Well we haven't gotten to grammar yet, so you don't need to worry about that at the moment. We'll start explaining on word tenses (predicates and such) when we get past learning 1) The alphabet and 2) how to form words.
Lesson 3 - Combined/Complex Korean Vowels
This lesson can be the easiest or the hardest depending on how serious you are about learning Korean. If you've been paying close attention up till now and doing your homework, this lesson should be easy to grasp because it will draw on your former knowledge of the basic Korean vowels. If you haven't... then this may be a difficult lesson for you.
The complex Korean vowels, I will break up into two groups.
Group 1 is the Y combined vowels:
ㅛ - "yo"
ㅕ- "yeo" (remember, "eo" is pronounced "uh")
ㅑ - "ya"
ㅠ- "yu" ("yoo")
If you notice, all of the Y combined vowels are basically the normal Basic vowels with an extra line added. If you take off the second vertical line on "yo" ㅛ
, you will get "oh" ㅗ
. Remembering this is a good trick on how to learn and remember the Y vowels.
Group 2 is the W
combined vowels. These are the hardest, because technically there really is no W in the Korean language, but that is the easiest way to learn how to pronounce the Korean vowels.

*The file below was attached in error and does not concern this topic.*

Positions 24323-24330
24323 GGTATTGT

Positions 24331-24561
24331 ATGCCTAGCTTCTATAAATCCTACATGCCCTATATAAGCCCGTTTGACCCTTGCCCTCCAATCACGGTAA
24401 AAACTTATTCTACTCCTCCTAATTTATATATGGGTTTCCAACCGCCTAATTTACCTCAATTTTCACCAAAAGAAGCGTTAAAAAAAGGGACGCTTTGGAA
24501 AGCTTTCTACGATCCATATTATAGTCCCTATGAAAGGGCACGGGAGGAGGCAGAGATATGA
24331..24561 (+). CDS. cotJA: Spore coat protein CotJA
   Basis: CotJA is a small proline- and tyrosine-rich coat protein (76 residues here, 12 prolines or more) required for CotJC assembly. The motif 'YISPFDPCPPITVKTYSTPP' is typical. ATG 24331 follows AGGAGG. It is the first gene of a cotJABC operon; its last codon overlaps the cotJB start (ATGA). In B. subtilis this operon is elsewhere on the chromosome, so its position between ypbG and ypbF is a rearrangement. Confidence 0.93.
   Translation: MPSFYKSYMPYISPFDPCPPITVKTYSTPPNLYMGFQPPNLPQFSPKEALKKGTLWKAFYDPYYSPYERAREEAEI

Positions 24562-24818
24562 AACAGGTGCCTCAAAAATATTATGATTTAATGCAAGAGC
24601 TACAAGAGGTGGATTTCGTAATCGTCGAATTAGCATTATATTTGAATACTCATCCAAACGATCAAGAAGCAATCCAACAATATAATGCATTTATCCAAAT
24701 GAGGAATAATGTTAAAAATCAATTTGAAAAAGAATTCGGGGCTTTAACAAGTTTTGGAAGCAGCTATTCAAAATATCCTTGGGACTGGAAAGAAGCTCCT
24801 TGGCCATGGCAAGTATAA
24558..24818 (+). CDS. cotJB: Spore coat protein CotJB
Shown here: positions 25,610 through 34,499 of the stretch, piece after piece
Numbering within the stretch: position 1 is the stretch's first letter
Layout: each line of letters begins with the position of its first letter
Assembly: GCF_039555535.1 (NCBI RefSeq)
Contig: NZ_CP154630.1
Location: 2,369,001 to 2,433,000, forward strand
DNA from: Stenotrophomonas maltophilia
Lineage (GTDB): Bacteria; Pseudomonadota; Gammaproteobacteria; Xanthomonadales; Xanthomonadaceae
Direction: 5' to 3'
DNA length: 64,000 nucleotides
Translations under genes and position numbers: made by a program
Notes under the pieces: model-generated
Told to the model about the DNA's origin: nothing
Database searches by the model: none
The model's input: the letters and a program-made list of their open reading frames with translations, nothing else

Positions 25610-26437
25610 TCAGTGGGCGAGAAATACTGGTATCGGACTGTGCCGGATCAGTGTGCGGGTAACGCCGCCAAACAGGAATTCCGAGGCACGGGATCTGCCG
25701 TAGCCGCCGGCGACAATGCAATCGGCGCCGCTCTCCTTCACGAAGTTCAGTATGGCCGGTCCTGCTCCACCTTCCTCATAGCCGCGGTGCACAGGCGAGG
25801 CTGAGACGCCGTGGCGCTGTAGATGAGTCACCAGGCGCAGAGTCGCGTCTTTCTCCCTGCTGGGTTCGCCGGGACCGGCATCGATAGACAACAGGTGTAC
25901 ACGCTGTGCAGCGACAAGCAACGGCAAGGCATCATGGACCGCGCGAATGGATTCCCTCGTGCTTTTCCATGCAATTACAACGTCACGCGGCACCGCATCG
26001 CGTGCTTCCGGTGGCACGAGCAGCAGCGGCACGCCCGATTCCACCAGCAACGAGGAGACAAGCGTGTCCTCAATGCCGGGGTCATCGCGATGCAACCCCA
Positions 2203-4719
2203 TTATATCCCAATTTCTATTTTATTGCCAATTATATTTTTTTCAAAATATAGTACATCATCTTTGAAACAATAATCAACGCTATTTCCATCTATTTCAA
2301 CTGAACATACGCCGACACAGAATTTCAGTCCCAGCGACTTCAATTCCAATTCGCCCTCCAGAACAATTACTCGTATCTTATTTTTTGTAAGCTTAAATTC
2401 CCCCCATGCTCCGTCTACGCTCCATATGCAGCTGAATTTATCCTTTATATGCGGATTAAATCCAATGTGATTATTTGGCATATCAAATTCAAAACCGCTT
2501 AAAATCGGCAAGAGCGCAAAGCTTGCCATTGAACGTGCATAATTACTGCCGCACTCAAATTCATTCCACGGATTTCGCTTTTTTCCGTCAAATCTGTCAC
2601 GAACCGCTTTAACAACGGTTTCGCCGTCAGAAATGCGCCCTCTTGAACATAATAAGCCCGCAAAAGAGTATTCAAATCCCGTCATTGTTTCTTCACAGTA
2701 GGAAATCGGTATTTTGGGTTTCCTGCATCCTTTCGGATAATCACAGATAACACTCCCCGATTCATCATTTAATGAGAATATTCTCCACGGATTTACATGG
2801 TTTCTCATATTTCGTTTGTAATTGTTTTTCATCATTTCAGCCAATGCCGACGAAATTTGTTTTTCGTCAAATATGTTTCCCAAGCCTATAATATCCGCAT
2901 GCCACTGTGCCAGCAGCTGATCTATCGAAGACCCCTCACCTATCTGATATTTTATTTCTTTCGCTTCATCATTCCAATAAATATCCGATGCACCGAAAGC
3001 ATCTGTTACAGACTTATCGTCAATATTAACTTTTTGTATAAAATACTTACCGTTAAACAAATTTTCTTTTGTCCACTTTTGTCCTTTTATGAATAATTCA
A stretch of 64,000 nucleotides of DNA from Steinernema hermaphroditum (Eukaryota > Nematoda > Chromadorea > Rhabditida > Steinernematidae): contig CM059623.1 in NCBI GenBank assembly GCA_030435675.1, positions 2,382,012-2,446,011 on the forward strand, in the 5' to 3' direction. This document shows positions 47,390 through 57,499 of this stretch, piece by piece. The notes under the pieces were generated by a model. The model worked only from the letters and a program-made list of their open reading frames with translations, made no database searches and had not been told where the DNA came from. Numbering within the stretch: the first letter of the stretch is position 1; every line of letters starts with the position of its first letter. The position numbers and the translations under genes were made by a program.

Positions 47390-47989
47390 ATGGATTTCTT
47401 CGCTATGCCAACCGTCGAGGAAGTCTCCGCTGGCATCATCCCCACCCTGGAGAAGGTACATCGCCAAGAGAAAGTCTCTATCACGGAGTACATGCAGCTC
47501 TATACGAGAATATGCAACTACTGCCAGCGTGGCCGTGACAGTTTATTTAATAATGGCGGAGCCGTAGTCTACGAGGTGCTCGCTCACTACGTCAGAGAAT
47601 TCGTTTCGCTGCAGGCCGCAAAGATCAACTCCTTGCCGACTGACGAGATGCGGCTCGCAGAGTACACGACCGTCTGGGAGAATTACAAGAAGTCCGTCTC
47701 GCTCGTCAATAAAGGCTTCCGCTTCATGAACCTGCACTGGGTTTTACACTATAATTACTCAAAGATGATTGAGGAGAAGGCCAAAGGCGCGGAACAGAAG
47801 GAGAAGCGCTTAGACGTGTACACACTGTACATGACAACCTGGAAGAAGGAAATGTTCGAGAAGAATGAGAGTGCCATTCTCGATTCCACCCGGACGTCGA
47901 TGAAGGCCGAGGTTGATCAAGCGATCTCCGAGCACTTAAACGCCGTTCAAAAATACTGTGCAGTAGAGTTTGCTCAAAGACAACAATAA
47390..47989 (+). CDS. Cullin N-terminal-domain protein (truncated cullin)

For this section, we'll also need to learn the special character, "ㅇ
". I say this is a special character because it has two different pronunciations depending on where this character is placed in a word. At the beginning of a word, this character is NULL
. This means that you do NOT
read it, it is simply silent. Think of the P in Pterodactyl. You don't pronounced the P. If you see the NULL character ㅇ
at the beginning of a symbol, it is silent.
. The ㅇ
is silent. Therefore this is pronounced simply as "AH".
However, if the character ㅇ
is found at the BASE
of a symbol (we will learn more about bases when we start working on grammar), it is pronounced as NG.
. The character is SILENT
at the beginning. So the top of the symbol would be read as "AH". The bottom has the ㅇ
character in it, so the entire symbol would be read as "AHNG."
Now, off of that tangent and back to our W vowels. I had to explain the use of the null character to help you guys learn the W vowels without having to worry about consonants when I give examples.
Again, the W vowels are a lot like the Y vowels. They combine different vowels as one to make a new sound, which often gives the impression of the W sound. Hence the name, W Vowels.
The W Vowels are as follows:
위 - "ui". It is pronounced as "wee". [wi]
의 - "eui". It is pronounced as "wui". [wui/we]
워 - "ueo". - It is pronounced as "woh". [wo]
와 - "oa". - It is pronounced as "wah".[wa]
왜 - "oae". It is pronounced as "way". [wae]
웨 - "weo". It is pronounced as "wuh". [wuh]
In romanizations, the W vowels will ALWAYS
be written with the W, instead of the literal translation I provided above. I have provided the romanizations you will see for the W vowels in brackets.
This will conclude our lesson on Combined/Complex Korean Vowels. Your Homework (for you serious students) is to practice writing and reading the Combined/Complex Korean Vowels so that you can recognize them easily once we start forming words and writing in Hangul later on.